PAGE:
Sexual Dimorphism in the Trochlear Angle of the Humerus: A preliminary investigation in Hunter-Gatherers and Agriculturalists




Maddux, Scott D.
Pennavaria, Alexa


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Purpose: Previous research has argued the elbow “carrying angle” to be sexually dimorphic in humans, with females exhibiting greater abduction of the supinated forearm at full extension. Moreover, it is generally assumed that the trochlear angle of the humerus is the primary skeletal basis of the carrying angle, and thus, may independently provide a reliable osteological indicator of sex in forensic, bioarchaeological, and paleoanthropological contexts. Methods: Here, we employed the software TPSDig2 to derive trochlear angles from photographs of humeri collected on 40 (17 female/23 male) adult Archaic-period Amerindian hunter-gatherers and 54 (24 female/30 male) adult Medieval European agriculturalists. Due to handedness, angles from left and right humeri were averaged for each individual, with asymmetry assessed by subtracting the more acute angle from the more obtuse angle irrespective of actual left/right siding. Results: Although based on small sample sizes, males and females were not found to be significantly different from each other in either the Amerindian (t=1.5, p=0.13) or European (t=-1.3, p=0.26) samples. With both sexes pooled, the Amerindian sample exhibited more acute trochlear angles (t=4.64, p Conclusions: While failing to support the trochlear angle as a diagnostic sex indicator, our results are consistent with previous research generally demonstrating elevated levels of upper limb asymmetry in hunter-gatherer populations — asymmetries typically attributed to reliance on activities requiring greater unilateral loading of the dominant limb. Accordingly, the results of this study may indicate that more acute trochlear angles (less forearm abduction) reflect higher levels of biomechanical loading. Thus, sexual dimorphism in the carrying angle, if/when present, may be dependent on sex-specific activity patterns.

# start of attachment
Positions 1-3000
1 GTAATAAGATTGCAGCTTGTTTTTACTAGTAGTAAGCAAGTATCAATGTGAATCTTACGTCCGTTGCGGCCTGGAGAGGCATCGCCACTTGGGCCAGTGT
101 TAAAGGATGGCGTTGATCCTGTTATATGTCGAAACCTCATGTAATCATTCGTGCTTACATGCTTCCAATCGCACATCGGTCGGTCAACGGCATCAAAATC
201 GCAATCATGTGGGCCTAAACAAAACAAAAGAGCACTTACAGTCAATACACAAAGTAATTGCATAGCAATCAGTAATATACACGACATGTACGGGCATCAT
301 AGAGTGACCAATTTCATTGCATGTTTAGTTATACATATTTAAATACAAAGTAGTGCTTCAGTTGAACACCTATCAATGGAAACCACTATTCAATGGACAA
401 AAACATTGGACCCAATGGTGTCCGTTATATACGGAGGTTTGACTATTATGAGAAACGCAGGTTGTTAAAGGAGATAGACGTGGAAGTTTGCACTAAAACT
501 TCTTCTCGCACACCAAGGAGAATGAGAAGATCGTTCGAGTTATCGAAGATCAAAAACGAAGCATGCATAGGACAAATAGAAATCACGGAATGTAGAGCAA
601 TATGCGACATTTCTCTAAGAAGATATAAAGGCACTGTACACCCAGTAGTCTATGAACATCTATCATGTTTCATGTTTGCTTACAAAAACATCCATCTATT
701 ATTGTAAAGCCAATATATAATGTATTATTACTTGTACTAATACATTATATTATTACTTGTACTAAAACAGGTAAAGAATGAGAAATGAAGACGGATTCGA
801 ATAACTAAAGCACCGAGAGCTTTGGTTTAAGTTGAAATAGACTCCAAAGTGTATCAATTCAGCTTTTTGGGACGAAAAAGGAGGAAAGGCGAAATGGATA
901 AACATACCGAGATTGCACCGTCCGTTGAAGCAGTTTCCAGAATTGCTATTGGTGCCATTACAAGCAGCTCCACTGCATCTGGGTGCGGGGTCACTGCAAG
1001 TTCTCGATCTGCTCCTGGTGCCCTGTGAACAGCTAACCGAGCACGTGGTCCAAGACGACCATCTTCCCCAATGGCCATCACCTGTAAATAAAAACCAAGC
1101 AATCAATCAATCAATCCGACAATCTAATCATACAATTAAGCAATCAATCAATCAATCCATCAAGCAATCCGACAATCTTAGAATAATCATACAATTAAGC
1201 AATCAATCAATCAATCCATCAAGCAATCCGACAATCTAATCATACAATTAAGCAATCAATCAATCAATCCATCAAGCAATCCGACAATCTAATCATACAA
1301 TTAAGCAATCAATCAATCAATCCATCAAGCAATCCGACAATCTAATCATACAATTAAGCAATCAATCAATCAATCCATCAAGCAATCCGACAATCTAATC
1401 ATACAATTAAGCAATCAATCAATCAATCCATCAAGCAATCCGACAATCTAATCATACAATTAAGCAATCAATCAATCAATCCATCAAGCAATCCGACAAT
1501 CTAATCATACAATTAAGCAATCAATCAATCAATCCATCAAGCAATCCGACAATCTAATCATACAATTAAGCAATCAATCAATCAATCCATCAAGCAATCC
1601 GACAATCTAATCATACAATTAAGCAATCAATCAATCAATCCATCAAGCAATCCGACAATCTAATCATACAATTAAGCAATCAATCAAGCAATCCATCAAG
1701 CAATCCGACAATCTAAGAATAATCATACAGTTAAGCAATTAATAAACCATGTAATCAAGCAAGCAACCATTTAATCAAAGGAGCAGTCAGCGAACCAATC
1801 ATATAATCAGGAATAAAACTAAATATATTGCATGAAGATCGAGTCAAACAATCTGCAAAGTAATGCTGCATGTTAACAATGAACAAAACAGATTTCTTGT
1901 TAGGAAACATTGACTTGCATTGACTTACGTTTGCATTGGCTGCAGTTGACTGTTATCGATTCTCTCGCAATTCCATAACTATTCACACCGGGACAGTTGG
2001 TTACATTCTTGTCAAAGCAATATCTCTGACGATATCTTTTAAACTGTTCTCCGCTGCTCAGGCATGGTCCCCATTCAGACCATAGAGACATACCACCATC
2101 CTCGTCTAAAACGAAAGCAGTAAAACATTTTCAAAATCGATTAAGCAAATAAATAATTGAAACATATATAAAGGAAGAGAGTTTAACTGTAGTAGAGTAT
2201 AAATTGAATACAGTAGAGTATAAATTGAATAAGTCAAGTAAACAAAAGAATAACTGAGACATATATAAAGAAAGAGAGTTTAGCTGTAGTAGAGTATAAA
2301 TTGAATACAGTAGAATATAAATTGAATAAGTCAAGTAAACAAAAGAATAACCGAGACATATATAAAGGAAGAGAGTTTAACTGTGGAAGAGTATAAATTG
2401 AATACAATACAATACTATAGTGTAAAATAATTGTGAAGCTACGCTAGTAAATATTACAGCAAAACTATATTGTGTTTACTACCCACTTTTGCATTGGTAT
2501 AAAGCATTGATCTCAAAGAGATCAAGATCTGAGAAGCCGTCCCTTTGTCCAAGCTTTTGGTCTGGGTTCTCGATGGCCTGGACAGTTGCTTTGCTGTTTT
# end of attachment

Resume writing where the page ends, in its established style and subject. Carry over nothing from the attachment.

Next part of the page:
Research Appreciation Day Award Winner - 2018 Structural Anatomy & Rehabilitation Graduate Program - 1st Place Poster